Lawn renovation - nutsedge, sod worm, clover, walnuts

Discussion in 'Homeowner Assistance Forum' started by WinterDeere, Sep 5, 2011.

  1. WinterDeere

    WinterDeere LawnSite Member
    Messages: 5


    Thanks for the advice. The lawn is a real hodge-podge. The property is 4 acres, square, with the house well centered. The front lawn has some good grass, with a lot of nutsedge and several bare spots (sodworms). The lower side yard is 80% coverage in clover. The upper side yard looks good. The back yard has mostly good grass, but a lot of broadleaf weeds, and one small bare area where my septic was recently repaired.

    One local guy suggested aerating and seeding the entire property, and putting down some fertilizer with the seed now. Then in early November, right before the grass goes dormant, putting down a winter fertilizer. He suggested Bifrenthin for the webworm, but I have to talk to him again to figure where this works into the schedule. Like you guys, he agreed on waiting until next year to deal with the weeds.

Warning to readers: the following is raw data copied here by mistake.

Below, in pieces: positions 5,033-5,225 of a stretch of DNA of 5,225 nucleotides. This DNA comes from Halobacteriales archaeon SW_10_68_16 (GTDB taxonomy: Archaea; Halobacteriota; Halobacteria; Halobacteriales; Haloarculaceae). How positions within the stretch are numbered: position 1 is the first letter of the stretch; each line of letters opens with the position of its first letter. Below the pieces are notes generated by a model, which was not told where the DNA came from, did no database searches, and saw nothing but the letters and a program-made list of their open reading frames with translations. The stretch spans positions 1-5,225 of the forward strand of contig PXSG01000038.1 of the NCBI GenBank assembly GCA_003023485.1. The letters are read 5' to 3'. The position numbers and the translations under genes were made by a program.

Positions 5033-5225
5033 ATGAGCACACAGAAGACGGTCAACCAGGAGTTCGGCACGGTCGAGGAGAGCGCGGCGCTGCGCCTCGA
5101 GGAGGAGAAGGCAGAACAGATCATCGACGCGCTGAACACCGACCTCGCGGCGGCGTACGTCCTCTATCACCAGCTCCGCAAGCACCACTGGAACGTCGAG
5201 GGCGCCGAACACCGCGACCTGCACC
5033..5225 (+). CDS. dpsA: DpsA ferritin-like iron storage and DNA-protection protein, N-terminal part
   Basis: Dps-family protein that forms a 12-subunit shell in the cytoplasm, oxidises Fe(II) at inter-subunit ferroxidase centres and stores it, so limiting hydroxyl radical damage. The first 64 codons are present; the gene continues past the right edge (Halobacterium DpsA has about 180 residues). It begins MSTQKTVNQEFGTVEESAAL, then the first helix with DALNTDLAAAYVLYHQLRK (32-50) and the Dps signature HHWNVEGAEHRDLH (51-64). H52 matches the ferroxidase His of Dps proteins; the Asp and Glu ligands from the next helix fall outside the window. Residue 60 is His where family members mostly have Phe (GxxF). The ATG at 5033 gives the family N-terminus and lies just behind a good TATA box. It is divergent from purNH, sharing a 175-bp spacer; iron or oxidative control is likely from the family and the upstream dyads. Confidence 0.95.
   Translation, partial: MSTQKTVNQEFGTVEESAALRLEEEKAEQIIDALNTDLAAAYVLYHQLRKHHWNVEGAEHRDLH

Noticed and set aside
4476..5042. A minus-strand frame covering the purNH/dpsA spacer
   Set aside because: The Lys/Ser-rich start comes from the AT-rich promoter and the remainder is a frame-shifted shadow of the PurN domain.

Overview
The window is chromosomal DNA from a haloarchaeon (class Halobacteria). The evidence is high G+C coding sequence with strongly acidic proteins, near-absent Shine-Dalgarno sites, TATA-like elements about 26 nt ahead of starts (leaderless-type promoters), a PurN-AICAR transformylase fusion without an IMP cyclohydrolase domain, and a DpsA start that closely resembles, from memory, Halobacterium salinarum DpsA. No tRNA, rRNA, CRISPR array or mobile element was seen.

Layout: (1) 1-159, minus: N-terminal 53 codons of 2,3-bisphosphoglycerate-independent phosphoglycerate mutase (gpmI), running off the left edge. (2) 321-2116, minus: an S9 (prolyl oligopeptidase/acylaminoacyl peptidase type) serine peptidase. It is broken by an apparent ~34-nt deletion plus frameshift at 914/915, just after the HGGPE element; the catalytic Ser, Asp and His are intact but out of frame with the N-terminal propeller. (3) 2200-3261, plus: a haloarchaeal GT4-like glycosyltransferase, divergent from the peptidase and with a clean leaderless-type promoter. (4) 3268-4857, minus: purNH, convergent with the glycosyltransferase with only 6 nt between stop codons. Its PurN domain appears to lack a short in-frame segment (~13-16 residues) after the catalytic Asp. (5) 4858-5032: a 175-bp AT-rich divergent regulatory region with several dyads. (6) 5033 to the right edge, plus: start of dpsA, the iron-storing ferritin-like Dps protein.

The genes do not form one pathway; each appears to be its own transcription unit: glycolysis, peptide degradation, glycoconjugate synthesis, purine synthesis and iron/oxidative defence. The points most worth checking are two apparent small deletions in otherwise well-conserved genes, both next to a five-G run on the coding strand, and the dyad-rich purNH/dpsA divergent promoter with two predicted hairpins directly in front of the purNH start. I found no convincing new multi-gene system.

2. Smallaxe

    Smallaxe LawnSite Fanatic
    Messages: 10,082

    Late fall as things are preparing for winter, b4 dormancy is the best time for weed kill
  3. ChiTownAmateur

    ChiTownAmateur LawnSite Senior Member
    Messages: 386

    I would manually fill in the deepest ruts and smooth out any very high areas, I would do this simply by digging them up and leaving a nice level ground (slightly higher than surrounding area because it will settle). You may say well what are the "deepest"....answer imo is as many as you are willing to bother fixing, if they look very small or you are already tired, you're done.

    Then I would aerate the property as much as possible, at least 2 passes. Allow the plugs to sit on top of the lawn for a day if possible, let them dry up and break down a bit. Then overseed and topdress with a compost/peat moss mixture. Worry about weeds next year, by the time the new grass comes up this season will be about over.

    Lime is often added to increase an acidic pH but at 6.5 you are almost ideal, depending upon the exact type of grass you have

    DO NOT ROLL THE LAWN! I know it may be uneven but the steps outlined above are a way to fix the problem within a few seasons. Rolling is only a good idea when starting completely over and having tilled up the soil to the point where you actually need to compact it a bit so that you can level it out properly. Once established I cannot think of any situation in which it would be right to roll it again...only areas that are renovated, like the hills and ruts mentioned above (till them up, then tamp them down gently to a level just above the soil surrounding it).
    Last edited: Sep 12, 2011

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